In the kitchen of a co-operative house in North Oakland, Jeremy Blanchard sautées squash and zucchini in a cast-iron skillet. He greets a roommate who has just come from work and helps another search for the best spot in the house for wireless Internet access. On the wall is a bulletin board titled “Gratitude,” where pieces of paper spill out of envelopes, each dedicated to a house member, with experiences they’re thankful for.

The kitchen and living room of Roots and Branches.

The kitchen and living room of Roots and Branches.

Jeremy Blanchard lives in a seven-person co-operative house in North Oakland titled “Roots and Branches.” It’s one of hundreds co-operatives and intentional housing communities in the Bay Area. Roots and Branches was founded three years ago as a spiritually-themed co-op. House members are likely to engage in discussions about God, spirituality, and life, and one room of the house is dedicated to meditation. Blanchard has been subletting a room at Roots and Branches since April, and is searching for a building to start his own co-operative house.

Clothespins with each house member's name on them are to identify dishes left behind in common space.

Clothespins with each house member’s name on them are to identify dishes left behind in common space.

Co-operative houses are defined by a community of people living together, usually in a large house with many rooms, sometimes even across multiple buildings. Co-operatives might center on a particular theme, have a shared food plan, or require house improvement hours or attendance at monthly house meetings to discuss house issues.

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The “Gratitude” bulletin board.

The goal, according to Blanchard, is an increase in connection to your housemates and resource sharing, and a decrease in cost of rent, food, and other life expenses. “We just don’t need ten lawn mowers,” he explains. To him, living with people you love and get to have experiences with is better than living alone and leaving the house to seek social engagement. “We’re human. If there’s anything we do, it’s love connecting with people,” Blanchard says.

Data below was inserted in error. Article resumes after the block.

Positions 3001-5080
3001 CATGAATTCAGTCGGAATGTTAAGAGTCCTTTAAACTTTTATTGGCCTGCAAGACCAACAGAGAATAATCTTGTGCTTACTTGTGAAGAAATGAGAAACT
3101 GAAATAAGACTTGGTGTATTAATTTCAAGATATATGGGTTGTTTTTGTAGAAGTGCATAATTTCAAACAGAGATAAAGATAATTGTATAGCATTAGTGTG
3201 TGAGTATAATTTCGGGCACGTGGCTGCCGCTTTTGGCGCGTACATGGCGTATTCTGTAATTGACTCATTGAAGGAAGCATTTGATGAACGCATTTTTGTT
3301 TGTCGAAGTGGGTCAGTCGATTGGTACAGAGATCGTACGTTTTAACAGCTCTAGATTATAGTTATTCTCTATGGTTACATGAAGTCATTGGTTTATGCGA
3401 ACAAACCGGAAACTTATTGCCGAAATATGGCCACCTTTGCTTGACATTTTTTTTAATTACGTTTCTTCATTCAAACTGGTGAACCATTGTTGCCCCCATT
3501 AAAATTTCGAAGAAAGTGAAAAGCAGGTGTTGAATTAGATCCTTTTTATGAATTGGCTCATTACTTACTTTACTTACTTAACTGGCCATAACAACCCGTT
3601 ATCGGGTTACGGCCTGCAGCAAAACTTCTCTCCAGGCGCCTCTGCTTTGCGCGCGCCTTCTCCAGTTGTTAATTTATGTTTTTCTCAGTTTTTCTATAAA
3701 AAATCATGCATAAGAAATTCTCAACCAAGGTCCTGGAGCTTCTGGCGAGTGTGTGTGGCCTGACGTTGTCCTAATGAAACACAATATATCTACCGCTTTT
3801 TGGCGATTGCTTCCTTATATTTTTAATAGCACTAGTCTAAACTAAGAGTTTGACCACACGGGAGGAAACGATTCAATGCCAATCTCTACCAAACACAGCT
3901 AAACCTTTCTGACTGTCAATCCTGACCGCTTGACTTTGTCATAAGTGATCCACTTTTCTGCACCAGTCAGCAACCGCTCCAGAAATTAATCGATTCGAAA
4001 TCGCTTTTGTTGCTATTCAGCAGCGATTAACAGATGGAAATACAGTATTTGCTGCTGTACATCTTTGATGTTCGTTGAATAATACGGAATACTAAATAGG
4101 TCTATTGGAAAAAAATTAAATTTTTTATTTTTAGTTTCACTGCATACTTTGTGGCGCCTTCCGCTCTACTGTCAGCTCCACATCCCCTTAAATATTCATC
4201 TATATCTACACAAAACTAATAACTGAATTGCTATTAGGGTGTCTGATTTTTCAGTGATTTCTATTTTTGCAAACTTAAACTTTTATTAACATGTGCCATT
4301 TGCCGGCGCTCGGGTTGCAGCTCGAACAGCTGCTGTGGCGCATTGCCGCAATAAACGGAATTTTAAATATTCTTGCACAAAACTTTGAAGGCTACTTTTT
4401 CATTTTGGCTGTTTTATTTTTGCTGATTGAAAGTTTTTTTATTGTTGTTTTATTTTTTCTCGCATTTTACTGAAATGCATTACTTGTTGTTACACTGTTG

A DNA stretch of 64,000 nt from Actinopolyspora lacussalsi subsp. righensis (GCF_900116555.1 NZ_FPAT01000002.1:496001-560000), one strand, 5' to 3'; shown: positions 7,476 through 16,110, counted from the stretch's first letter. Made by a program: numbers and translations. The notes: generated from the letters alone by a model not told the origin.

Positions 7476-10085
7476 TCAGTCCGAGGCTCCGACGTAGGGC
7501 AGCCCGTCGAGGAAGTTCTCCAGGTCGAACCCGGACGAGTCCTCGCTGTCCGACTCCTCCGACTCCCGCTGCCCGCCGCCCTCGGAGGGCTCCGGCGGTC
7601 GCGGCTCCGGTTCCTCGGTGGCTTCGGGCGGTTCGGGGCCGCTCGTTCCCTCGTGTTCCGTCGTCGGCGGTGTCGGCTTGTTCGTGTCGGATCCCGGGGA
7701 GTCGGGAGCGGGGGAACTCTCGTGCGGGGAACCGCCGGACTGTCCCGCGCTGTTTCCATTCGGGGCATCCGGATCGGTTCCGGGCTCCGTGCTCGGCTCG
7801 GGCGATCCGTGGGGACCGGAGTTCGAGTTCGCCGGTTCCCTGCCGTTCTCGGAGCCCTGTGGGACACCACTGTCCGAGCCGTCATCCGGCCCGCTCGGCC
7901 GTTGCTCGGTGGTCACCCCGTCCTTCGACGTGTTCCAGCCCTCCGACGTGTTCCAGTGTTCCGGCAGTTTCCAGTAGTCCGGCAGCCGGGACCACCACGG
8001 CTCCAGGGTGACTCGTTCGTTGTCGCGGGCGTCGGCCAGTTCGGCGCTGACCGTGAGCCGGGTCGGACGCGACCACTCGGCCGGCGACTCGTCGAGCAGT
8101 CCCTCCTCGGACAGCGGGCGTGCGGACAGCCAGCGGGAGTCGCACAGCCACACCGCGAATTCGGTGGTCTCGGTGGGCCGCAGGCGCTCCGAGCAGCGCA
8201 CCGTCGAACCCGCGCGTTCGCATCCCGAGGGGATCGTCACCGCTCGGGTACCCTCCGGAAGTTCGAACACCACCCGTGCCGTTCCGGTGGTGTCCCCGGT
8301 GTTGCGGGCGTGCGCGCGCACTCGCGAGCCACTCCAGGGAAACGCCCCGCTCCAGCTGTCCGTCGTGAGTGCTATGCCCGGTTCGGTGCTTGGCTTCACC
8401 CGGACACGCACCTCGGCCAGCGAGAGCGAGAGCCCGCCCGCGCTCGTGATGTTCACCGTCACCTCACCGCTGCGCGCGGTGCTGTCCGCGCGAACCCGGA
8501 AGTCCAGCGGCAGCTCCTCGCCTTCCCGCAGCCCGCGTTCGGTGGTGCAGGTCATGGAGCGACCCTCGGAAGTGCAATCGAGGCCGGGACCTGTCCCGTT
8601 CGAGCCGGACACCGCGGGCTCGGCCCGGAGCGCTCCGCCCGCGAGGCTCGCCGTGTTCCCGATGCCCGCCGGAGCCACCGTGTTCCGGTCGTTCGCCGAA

Jeremy Blanchard stands in the room he's subletting at Roots and Branches.

Jeremy Blanchard stands in the room he’s subletting at Roots and Branches.

A few miles away, Anna Szendrenyi comes home from work to the co-operative where she lives, a beautiful Victorian house in South Berkeley. The Farmhouse is a 16-person co-op focused on events and workshops for the community. Even though the house was only just established in April of this year, it’s already a flourishing space to showcase local art, and community events are in the works such as donation-based yoga, gourmet meals, and concerts.

Anna Szendrenyi's room at The Farmhouse.

Anna Szendrenyi’s room at The Farmhouse.

Every member of the house pays into a shared food system, and house members take turns cooking dinner for the rest of the house Mondays through Thursdays. Everyone eats at a huge dining room table made, appropriately, out of farmhouse benches. The house has an extensive garden that they hope will reduce food costs even further.

A double room at The Farmhouse.

A double room at The Farmhouse.

Every member is expected to make some sort of house contribution. This goes along with the house’s other theme of being a “do-ocracy.” “If you have a project, do it,” explains Anna. That way, she says, everyone can bring their own personal talents and interests to contribute to the house. For Anna, living at the Farmhouse provides daily inspiration. “It’s more engaging. You get to live with fifteen people doing awesome things in the world.”

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One Response

  1. Katherin

    I’ve been insterested in Co-housing for a while, how do people start this process? Especially if they already have families?

    Reply

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